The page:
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World Refugee Day: Older Syrians without hope

20 Jun 2013

A family of Syrian refugees in Lebanon. (c) Claire Catherinet HelpAge International and Handicap International have recently begun work assisting Syrian refugees in Lebanon. 

Claire Catherinet, Inclusion Adviser for HelpAge and Handicap International, writes about her experiences working with older refugees and refugees with disabilities.

There is no hope

For me, a crying child is distressing but manageable. But an older person crying is unbearable; it means there is no hope left. Half the women I interviewed cry, particularly when asked if they have been in contact with their relatives in Syria and Lebanon.

When you're 55, 70 or 80, it's very hard to leave your family in a war-torn country, not knowing if they are still alive or not. As Iman, an older refugee, told a colleague of mine: "We are old, nobody can help us. We would like to take a boat, go to sea and sink".

NGOs in Lebanon are doing their best, but for older people and people living with disabilities there is room for improvement. NGOs prioritise children and pregnant women and there are specific programmes for these groups. There is nothing for older people.

Not only are older people being overlooked, there is also no data on people over 60, according to some 15 NGOs. Overall, older refugees are very thankful to the Lebanese for finding them land to live on, even though some are taking advantage of the situation by charging exorbitant rents and food prices.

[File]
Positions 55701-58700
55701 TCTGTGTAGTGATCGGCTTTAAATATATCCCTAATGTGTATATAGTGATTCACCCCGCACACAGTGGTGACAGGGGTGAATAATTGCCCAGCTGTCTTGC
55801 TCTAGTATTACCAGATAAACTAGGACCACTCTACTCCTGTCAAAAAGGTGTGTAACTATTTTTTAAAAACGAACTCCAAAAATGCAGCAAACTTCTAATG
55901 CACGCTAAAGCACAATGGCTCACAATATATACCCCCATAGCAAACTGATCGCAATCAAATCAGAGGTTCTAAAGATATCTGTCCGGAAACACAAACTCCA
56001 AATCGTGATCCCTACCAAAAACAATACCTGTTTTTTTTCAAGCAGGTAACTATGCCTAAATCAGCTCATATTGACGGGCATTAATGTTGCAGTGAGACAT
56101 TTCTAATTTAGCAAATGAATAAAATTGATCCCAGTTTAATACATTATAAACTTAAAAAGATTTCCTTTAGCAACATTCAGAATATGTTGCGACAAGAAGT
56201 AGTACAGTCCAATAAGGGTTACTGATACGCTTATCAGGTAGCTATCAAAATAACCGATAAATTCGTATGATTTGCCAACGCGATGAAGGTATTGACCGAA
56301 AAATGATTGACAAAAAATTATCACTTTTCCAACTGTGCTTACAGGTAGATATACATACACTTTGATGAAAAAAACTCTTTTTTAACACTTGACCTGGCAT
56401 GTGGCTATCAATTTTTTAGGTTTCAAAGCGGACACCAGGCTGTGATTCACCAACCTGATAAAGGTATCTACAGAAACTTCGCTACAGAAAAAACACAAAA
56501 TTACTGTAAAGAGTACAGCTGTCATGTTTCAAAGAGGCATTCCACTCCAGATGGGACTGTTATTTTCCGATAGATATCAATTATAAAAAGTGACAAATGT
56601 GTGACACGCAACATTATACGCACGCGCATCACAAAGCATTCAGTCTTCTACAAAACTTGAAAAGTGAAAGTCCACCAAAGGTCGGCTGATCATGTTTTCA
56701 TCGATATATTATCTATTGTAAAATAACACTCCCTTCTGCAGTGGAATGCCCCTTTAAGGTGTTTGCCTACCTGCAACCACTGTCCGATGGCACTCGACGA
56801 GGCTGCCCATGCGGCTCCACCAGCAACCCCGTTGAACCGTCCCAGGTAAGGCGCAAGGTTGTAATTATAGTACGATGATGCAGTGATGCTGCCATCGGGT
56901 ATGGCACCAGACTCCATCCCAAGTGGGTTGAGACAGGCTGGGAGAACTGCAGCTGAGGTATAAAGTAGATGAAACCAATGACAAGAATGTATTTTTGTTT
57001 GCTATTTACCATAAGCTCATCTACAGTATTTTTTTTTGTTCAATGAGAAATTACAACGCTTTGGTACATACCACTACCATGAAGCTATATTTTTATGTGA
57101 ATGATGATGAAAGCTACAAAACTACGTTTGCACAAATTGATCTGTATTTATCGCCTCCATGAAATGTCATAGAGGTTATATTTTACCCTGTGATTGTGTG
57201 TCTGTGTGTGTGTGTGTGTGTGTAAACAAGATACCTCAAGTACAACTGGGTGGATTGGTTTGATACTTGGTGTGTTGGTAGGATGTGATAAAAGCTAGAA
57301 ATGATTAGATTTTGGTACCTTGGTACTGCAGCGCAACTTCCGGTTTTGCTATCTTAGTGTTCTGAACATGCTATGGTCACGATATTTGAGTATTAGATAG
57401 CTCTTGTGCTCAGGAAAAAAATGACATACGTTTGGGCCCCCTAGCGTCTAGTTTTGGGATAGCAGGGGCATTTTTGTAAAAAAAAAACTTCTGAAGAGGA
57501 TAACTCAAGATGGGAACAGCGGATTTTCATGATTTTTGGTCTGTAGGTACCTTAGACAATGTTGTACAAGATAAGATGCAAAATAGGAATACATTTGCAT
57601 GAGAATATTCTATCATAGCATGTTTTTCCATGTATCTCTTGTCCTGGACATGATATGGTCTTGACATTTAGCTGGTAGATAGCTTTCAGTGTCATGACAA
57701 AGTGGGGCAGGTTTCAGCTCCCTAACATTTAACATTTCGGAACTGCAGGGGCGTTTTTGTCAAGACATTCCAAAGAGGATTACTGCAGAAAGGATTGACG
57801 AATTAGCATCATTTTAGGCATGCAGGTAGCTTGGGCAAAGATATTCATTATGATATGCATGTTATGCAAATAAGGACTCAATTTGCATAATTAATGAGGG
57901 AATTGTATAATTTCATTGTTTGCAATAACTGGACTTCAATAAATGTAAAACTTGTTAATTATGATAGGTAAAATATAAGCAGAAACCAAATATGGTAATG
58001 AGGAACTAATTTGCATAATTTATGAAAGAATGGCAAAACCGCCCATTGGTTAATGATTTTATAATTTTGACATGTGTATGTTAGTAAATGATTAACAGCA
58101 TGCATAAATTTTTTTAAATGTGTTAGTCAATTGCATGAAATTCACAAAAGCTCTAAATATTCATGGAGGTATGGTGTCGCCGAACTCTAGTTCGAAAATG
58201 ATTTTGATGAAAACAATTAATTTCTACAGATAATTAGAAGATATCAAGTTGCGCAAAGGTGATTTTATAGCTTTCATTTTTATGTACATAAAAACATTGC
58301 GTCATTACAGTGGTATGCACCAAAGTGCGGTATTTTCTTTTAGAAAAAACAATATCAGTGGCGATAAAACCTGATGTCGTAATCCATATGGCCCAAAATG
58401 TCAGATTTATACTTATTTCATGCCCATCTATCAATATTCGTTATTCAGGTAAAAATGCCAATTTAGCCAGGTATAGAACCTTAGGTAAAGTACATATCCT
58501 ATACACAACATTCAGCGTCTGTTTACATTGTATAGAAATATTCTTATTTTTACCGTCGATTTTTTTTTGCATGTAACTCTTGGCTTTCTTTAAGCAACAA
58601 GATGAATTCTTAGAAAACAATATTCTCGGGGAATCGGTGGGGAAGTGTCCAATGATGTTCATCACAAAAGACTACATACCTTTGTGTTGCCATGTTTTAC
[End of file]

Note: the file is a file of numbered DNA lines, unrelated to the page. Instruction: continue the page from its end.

Bridging the gap

Detachment, or some form of distance, is a necessary part of working with refugees. If you want to keep doing it, you have always to bear in mind that - as my father once said to me - you can't be responsible for other people's misery.

Amandine with a family of Syrian refugees in Lebanon. (c) Claire CatherinetBut being involved is also important. When I am doing assessments, I am always clear that I am simply putting things in place and can't offer immediate relief. Some people react angrily, fed up with repeatedly being asked questions and not always having their needs attended to. Some people, however, are very appreciative - particularly women.

During these assessments, a translator is required but I always make an effort to speak to people directly. When I ask questions, women are always very affectionate and tactile, touching and hugging warmly without embarrassment. One of the most memorable instances was when my colleague (pictured) and I met a Syrian lady who was 80 and had leg paralysis. Her gratitude and natural sweetness was so strong that, despite her disability, she held on to Amandine's hand and wouldn't let go.

This could be because of the lack of attention paid to them, making the gratitude for simply being listened to overwhelming. Despite the language barrier, this involvement helps. But the line between being involved as a person and actually taking on another's problems is a fine one.

The sense of unending